The Allis-Chalmers HD-19 tractor

 Allis-Chalmers was the first heavy machinery builder to enter the big track-type tractor development race immediately following World War II. Richard Campbell looks at its model HD-19H.

Up until World War II, the largest track type tractor that Allis-Chalmers had produced was the 14 ton, 126 horsepower HD-14C. This machine had been well received and was the first track type tractor to feature a torque converter, but contractors were calling for something bigger, and Allis-Chalmers certainly delivered the goods with the HD-19H.

An all-new design, the HD-19H incorporated all of the existing proven Allis-Chalmers features and introduced a few more for good measure.

The ‘H’ in the designation stood for hydromatic, a reference to the torque converter in the transmission, which was a pretty big deal in the 1940s. The term persisted into the early 1950s for all Allis-Chalmers tractors with torque converter drive.

At the time the HD-19H was introduced, General Motors’ Detroit Diesel division had a deal with Allis-Chalmers and the entire Allis-Chalmers track type tractor range was powered with GM diesels (as were a lot of other Allis-Chalmers manufactured products).

Under the bonnet of the HD-19H was a 130 horsepower General Motors model 6-71 inline, six-cylinder diesel with roots blower. This was connected via torque converter to a two-speed manual transmission with one reverse gear. A high and low range was available within each gear selection allowing the HD-19H to move around at up to seven miles an hour. Double reduction final drives finished off the drive train.

Steering was by conventional steering clutches and contracting band brakes that were hydraulically boosted – a first for an Allis-Chalmers track type tractor.

The operator had a very clean workspace for the day, with Allis-Chalmers taking a great deal of effort to tidy up the operator environment. Control levers and pedals were grouped for ease of operation and the gearshift lever was placed closer to the operator to eliminate reaching. A full compliment of gauges was clustered on a slightly angled panel for easier viewing and the operator was provided with a deeply padded full width bench type seat with arm rests.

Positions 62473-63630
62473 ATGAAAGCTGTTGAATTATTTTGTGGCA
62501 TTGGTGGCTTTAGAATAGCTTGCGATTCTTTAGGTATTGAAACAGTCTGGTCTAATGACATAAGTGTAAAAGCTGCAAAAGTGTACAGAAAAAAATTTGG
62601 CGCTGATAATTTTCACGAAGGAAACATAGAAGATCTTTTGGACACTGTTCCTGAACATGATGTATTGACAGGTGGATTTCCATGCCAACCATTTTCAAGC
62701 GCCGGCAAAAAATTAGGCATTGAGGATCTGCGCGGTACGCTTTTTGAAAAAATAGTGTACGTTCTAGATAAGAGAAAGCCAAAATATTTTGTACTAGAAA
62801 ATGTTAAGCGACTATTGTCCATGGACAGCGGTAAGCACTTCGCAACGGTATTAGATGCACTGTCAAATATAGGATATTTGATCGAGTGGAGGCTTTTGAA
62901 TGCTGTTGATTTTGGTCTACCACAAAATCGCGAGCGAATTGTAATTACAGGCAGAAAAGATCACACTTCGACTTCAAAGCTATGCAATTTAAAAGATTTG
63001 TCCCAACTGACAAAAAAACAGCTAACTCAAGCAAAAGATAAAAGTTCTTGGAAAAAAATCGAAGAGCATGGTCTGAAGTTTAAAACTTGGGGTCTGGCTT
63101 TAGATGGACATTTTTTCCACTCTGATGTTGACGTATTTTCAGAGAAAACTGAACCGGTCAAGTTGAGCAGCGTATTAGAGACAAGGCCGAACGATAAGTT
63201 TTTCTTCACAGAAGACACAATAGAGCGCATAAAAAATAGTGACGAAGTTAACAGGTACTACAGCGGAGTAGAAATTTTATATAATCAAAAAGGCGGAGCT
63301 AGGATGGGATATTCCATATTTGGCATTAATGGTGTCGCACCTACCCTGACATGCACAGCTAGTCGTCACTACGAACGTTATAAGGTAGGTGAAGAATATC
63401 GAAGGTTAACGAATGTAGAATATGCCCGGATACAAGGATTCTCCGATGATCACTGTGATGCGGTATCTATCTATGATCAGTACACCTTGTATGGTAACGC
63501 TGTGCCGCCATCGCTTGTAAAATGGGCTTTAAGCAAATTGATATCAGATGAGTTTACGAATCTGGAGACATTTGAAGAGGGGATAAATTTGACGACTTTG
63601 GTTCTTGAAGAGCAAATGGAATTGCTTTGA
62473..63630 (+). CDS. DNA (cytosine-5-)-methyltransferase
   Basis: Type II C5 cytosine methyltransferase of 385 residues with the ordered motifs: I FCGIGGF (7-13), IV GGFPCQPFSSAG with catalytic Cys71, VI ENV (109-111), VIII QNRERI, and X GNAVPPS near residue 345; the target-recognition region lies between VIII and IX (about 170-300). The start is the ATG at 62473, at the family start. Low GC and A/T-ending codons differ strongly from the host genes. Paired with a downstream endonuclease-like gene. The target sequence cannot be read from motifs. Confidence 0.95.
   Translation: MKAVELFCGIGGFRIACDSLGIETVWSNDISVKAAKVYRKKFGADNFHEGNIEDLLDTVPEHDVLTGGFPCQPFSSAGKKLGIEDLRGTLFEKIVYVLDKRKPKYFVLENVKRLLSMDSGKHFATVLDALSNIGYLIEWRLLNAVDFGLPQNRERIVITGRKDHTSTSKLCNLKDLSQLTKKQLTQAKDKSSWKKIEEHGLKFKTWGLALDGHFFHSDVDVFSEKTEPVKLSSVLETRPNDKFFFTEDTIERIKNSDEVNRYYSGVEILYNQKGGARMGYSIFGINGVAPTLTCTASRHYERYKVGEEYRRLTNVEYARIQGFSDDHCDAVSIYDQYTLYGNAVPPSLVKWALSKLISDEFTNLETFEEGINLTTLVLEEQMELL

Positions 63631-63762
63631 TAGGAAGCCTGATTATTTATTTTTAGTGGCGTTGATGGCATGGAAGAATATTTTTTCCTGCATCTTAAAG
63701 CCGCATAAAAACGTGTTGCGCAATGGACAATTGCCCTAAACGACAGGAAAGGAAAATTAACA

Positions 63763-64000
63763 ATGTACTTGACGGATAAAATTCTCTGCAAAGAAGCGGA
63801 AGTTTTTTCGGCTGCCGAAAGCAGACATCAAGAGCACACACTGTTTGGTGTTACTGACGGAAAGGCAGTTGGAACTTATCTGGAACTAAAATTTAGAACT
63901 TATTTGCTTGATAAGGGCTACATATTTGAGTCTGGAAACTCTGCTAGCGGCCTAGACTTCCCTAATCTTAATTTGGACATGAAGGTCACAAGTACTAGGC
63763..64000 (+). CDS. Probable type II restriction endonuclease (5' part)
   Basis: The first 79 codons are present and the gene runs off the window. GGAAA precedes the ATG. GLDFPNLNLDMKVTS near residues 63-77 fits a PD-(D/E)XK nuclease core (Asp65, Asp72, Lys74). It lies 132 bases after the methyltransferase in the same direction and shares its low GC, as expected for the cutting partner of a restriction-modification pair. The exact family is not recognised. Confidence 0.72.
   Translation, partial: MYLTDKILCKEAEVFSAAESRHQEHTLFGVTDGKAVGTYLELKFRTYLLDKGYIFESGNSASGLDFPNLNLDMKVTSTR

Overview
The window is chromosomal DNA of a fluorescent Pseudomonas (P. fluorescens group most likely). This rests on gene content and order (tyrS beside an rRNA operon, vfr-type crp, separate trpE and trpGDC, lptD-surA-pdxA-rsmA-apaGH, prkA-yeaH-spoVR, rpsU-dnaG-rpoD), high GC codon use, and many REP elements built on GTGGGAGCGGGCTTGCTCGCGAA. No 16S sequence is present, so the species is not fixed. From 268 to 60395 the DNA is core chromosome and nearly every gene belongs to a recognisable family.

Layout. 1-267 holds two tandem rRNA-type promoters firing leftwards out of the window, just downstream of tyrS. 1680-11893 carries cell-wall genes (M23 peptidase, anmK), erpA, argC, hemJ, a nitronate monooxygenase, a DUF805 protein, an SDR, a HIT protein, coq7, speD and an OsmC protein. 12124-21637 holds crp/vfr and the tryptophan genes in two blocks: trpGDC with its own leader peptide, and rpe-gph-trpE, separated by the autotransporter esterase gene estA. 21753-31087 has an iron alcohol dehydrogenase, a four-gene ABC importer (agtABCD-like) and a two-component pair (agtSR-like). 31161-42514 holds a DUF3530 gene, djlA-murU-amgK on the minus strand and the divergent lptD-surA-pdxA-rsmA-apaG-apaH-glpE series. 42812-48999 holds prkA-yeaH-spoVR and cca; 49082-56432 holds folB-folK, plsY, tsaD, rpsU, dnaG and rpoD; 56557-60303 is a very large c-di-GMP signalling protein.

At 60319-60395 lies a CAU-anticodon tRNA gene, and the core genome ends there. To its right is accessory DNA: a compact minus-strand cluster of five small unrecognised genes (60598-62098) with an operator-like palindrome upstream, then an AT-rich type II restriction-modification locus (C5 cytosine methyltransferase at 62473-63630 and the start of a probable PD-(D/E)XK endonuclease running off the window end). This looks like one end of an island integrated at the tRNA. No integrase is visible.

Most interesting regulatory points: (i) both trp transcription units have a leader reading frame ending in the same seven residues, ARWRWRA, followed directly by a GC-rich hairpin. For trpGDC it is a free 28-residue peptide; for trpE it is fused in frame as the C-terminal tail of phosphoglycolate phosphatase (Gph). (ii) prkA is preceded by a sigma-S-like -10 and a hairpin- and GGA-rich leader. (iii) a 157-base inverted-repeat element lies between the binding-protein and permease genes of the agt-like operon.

The engine bonnet was tapered unevenly to provide a better forward view to the right, a practice later adopted by nearly all the large track type tractor manufacturers. As such, the HD-19H was one of the first modern post-war crawler tractors to consider the operator and make the machine easier to operate.

Of conventional layout, the Allis-Chalmers HD-19H had a six roller track frame with two carrier rollers and was normally supplied on 24 inch track shoes, although other optional width shoes could be specified.

Allis-Chalmers had an industry reputation for rugged construction and the HD-19 was no exception.

Allis-Chalmers did not begin to manufacture its own attachments until the early 1960s so blades and other ancilliary equipment for the HD-19H were supplied by outside vendors such as LeTourneau, Baker, Carco and GarWood. Most New Zealand delivered machines were put into service equipped for towing scrapers outfitted with either a GarWood or LeTourneau double drum PCU.

The HD-19H was manufactured for four years – 1947 to 1950 – during which time some 2600 examples were produced.

It was replaced by the similar sized but heavier and more powerful HD-20H, which will be the subject of a future Contractor article.

The New Zealand connection

Very few Allis-Chalmers HD-19s made it to New Zealand shores, probably fewer than 10 but the actual number is not known. This is probably due to the fact that there were a great deal of war-surplus machines available at that time and new machines were expensive.

The most notable operators were Dryden Construction and New Zealand Roadmakers (both of Auckland) who featured these machines in their respective fleets.

These were used primarily in roading and subdivision work, construction of the Auckland motorway and the Stage 1 earthworks of Mangere airport.

Latterly the late Ian Martin of Ngatea had a well kept example which was still operating well into the 1980s.

The author is unsure if any still survive intact.

Brief Specifications – Allis Chalmers HD-19H

Engine: General Motors model 6-71, 6-cylinder, inline diesel with roots blower rated at 130 horsepower.

Clutch: 16” single plate.

Torque Converter: Twin-Disc, 3-stage.

Transmission: Manual, built by Allis-Chalmers with two forward and one reverse range, high/low available in each range.

Brakes: Contracting band, power assisted.

Track Frame: Six roller with two carrier rollers per side.

Standard Tracks: 37 section with 24 inch single grouser shoes.

Operating Weight: 21 tons (bare), approximately 23 tons with blade and PCU.

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